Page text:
Lewis Hamilton wants a word with Charles Leclerc about Monza squeeze

09 September 2019 - 08:34 By Reuters
Charles Leclerc, left, celebrates next to third-placed Lewis Hamilton after the Italian Formula One Grand Prix at the Autodromo Nazionale circuit in Monza on September 8 2019.
Charles Leclerc, left, celebrates next to third-placed Lewis Hamilton after the Italian Formula One Grand Prix at the Autodromo Nazionale circuit in Monza on September 8 2019.
Image: Robert Szaniszlo/NurPhoto via Getty Images

Lewis Hamilton plans to have a private word with Ferrari's Charles Leclerc after being squeezed off the track by the Italian Grand Prix winner on Sunday.

Stewards showed the 21-year-old Monegasque the black and white flag, equivalent to a yellow card in soccer, after he closed the door on Hamilton as Mercedes's five-times world champion tried to pass.

"He didn't leave me a car's width there, he pushed me off," exclaimed Hamilton over the team radio.

Speaking to reporters later, the runaway championship leader, who finished the race third, said he just wanted consistency from stewards.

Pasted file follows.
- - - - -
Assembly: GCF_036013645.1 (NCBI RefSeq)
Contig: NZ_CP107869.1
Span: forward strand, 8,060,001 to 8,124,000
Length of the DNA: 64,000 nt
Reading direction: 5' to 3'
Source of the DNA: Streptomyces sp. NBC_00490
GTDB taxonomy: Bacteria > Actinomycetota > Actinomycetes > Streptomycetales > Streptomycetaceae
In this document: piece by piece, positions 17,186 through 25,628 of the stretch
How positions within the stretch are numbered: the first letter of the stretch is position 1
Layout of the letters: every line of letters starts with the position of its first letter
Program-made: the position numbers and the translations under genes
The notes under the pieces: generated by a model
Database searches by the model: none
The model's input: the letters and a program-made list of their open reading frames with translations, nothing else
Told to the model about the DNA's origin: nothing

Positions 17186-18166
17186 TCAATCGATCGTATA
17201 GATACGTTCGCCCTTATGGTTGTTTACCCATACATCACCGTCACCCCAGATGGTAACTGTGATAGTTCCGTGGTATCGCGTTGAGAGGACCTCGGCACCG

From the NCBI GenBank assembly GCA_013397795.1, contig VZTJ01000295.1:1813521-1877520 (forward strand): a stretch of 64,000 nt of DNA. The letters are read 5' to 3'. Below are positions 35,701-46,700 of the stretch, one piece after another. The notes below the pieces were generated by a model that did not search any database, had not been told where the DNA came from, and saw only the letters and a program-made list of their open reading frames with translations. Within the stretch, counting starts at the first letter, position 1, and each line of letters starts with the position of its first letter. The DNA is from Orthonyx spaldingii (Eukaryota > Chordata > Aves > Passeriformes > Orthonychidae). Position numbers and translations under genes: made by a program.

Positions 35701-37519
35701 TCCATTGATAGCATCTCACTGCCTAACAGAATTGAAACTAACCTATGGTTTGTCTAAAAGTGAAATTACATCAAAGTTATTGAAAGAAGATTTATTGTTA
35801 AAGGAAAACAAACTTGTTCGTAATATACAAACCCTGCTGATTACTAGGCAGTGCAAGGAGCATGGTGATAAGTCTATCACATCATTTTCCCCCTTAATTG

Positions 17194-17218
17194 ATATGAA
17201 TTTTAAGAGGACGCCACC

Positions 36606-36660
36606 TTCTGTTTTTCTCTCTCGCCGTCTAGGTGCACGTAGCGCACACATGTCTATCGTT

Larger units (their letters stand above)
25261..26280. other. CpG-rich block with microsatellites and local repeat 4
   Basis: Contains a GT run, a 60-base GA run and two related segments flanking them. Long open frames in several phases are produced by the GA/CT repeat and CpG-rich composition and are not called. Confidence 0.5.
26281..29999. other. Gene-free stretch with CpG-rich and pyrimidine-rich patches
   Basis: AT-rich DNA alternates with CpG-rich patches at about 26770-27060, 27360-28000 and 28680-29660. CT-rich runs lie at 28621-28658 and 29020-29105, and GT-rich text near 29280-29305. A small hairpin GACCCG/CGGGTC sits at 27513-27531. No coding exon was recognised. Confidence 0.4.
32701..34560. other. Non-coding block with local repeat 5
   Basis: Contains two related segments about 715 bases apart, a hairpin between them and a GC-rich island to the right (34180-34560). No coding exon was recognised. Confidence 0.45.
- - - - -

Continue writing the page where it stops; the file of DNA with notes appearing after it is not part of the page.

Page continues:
"There was a rule put in place, and then it wasn’t abided by today, and they used different consequences for the rule today, but I don't really know why that was the case," explained the Briton.

"I guess the stewards woke up on a different side of the bed this morning. I don’t know."

Hamilton nonetheless congratulated Leclerc on a job well done, the pole-sitter taking his second win for Ferrari in the space of eight days, after a first triumph in Belgium.

"I gave him as much pressure as I could and we had a couple of close moments. We could probably talk about it in private together, but it’s nothing major and we continue to race," he said. "I’m looking forward to many more races together."

Leclerc led through the first corner, with Hamilton slotting into second and giving chase.

The two duelled, going wheel to wheel at times, until Hamilton's tyres faded.

Leclerc said he thought he had left enough room, but acknowledged also that he had taken a more aggressive approach to his racing since losing out to Red Bull's Max Verstappen in Austria.

In that race, the Dutchman forced Leclerc wide, but kept the win after a stewards' inquiry.

"I think since Austria it’s clear that we can go a bit further in the way that we defend and overtake," said the Monegasque.

"I believe that Austria helped me to change this approach and today it’s also thanks to this that I’ve managed to win. It was obviously very on-the-limit, but I’m happy to race like this." 


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